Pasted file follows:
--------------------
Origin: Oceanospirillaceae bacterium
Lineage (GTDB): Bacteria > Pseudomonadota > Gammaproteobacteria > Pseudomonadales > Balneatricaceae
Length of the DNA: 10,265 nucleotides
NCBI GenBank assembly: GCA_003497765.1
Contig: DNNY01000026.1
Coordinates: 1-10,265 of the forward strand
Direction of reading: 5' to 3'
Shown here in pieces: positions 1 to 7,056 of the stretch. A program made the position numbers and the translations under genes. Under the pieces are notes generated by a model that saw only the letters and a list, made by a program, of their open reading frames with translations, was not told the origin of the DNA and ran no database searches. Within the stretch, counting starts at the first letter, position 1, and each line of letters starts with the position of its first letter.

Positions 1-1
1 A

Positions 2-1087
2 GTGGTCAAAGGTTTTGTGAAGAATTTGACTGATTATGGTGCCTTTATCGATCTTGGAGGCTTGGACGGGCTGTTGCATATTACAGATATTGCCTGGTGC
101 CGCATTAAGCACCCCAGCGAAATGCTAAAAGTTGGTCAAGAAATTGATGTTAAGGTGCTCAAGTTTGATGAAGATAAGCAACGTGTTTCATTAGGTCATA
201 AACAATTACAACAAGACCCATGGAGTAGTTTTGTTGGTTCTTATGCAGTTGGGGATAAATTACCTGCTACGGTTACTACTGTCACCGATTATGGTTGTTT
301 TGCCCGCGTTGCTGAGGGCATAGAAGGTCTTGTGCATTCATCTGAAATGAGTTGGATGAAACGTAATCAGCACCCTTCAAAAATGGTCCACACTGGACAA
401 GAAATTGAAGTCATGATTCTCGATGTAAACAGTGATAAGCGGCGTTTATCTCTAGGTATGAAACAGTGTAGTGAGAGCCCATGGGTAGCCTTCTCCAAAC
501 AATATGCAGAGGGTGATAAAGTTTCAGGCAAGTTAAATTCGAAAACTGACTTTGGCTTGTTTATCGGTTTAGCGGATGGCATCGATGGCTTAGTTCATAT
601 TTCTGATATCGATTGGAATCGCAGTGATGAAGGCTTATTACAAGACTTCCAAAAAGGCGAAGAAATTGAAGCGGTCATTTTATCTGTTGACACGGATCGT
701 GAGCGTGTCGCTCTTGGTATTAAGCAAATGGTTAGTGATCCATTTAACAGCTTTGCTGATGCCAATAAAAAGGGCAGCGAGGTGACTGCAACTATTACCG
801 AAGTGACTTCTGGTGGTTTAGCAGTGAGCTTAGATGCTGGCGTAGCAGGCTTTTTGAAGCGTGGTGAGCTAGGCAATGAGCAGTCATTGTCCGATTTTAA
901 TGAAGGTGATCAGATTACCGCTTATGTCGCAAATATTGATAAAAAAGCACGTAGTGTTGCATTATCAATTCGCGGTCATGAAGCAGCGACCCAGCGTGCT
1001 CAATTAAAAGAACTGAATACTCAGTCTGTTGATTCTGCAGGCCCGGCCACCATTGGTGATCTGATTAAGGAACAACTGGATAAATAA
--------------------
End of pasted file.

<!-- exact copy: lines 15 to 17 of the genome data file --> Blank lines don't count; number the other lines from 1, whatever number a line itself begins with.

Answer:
301 TGCCCGCGTTGCTGAGGGCATAGAAGGTCTTGTGCATTCATCTGAAATGAGTTGGATGAAACGTAATCAGCACCCTTCAAAAATGGTCCACACTGGACAA
401 GAAATTGAAGTCATGATTCTCGATGTAAACAGTGATAAGCGGCGTTTATCTCTAGGTATGAAACAGTGTAGTGAGAGCCCATGGGTAGCCTTCTCCAAAC
501 AATATGCAGAGGGTGATAAAGTTTCAGGCAAGTTAAATTCGAAAACTGACTTTGGCTTGTTTATCGGTTTAGCGGATGGCATCGATGGCTTAGTTCATAT